Photo courtesy of Kamehameha Schools
It was a real-life civic lesson they won't forget.
On July 2, about 400 guests gathered at Kamehameha School's Kapālama campus for the 2018 Hawaii News Now Super Debate. The crowd – which included juniors Stephaie Albaña and Anjali Cash, Head of School Ruth Fletcher and Director of Educational Programs Sophie Halliday – gathered to listen to the views of candidates running for three key seats in Hawai'i's upcoming elections – Hawai'i Congressional District 1, lieutenant governor and governor.
"I was particularly impressed with how much our students knew about state issues and how invested they were in staying involved, so they could join in to make our state better," Fletcher remarked.
"Preparing for the debate gave the students the opportunity to research and think critically about the issues that concerned them and ask insightful questions," Halliday said.
The girls sat with students from Kamehemeha Schools as they watched the action unfold live. Students were invited to ask the candidates questions that will shape their futures. They didn't mind spending a summer evening outdoors at the event – which ran well past 10 p.m. and was met by rain showers and heavy winds – because it brought them insight and a new perspective about the political process and the opportunity to watch a debate in-person.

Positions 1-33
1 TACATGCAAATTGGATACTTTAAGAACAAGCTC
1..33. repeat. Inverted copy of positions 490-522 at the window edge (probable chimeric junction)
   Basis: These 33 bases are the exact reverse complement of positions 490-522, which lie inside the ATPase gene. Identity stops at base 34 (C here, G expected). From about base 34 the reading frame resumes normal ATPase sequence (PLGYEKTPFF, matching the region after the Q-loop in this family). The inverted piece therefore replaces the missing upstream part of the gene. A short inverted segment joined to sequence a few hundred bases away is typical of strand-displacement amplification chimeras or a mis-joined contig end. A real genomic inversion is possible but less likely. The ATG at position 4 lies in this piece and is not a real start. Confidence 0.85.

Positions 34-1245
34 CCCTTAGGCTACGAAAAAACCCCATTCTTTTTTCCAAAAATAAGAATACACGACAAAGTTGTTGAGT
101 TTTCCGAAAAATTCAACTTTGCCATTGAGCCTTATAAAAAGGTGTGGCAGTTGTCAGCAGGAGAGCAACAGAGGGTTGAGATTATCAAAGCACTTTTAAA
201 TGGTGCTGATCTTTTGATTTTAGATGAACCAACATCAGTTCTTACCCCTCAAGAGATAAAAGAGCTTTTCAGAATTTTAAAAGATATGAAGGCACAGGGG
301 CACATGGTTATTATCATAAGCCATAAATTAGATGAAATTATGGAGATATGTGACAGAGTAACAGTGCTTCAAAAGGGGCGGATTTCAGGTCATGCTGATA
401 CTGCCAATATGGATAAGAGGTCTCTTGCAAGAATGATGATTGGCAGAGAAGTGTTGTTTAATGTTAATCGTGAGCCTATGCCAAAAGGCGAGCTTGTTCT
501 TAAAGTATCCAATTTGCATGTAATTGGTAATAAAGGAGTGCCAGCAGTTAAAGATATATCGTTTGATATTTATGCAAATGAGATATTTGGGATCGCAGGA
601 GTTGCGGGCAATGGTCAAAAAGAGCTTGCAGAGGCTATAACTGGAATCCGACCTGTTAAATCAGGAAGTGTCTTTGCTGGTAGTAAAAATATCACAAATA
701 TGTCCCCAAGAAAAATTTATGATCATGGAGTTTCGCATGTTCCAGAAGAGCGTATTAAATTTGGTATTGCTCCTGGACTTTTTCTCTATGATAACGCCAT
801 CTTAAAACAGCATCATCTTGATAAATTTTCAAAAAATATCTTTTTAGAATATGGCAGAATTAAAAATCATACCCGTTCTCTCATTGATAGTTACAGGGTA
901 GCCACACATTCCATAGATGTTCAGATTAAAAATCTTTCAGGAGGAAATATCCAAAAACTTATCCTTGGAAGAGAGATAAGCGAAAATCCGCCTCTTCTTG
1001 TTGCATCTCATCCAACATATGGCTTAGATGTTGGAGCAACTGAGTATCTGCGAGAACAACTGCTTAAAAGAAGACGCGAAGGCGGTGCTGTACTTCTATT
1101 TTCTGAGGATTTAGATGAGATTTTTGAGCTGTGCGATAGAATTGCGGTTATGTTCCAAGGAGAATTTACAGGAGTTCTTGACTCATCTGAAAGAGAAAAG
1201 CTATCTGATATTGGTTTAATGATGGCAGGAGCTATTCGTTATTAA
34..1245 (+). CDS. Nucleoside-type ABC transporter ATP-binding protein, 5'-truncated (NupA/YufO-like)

Albaña was prepared to ask questions about the educational system and teacher salary and assuring Hawaii's self-sustainability and Cash had questions concerning education, coral reefs and medical care.
Watching the debate live allowed the students to experience non-verbal communication cues from the participants.
"It's very different to see the candidates debating live rather than on a screen," Albaña said. "As someone who is interested in psychology, it was fascinating to see the whole spectrum of all that is going on, like the micro-expressions and gestures of every candidate. This allowed me to see what they were saying without talking."
Like any new experience, there were surprises the girls hadn't expected.
"I was taken aback when some of the candidates targeted each other specifically," Albaña said. "But I learned that this is a tactic in political debates. I also learned that in debates, you need to speak clearly and get straight to the point. If you don't, you'll lose your audiences' attention because you've been speaking too long or you're speaking about something unrelated to the issue at hand."
The entire grouped walked away with a better understanding of the candidates that are vying for a chance to shape Hawaii's future.
"The girls were inspired by how each candidate cared so much about serving the public and working to make the state better," Fletcher said. "They recognized that the candidates had different perspectives, views and plans for how to make Hawai'i better for everyone, and each thought they would do the job best. Most importantly, the girls were able to witness civic discourse around sensitive issues and see democracy in action."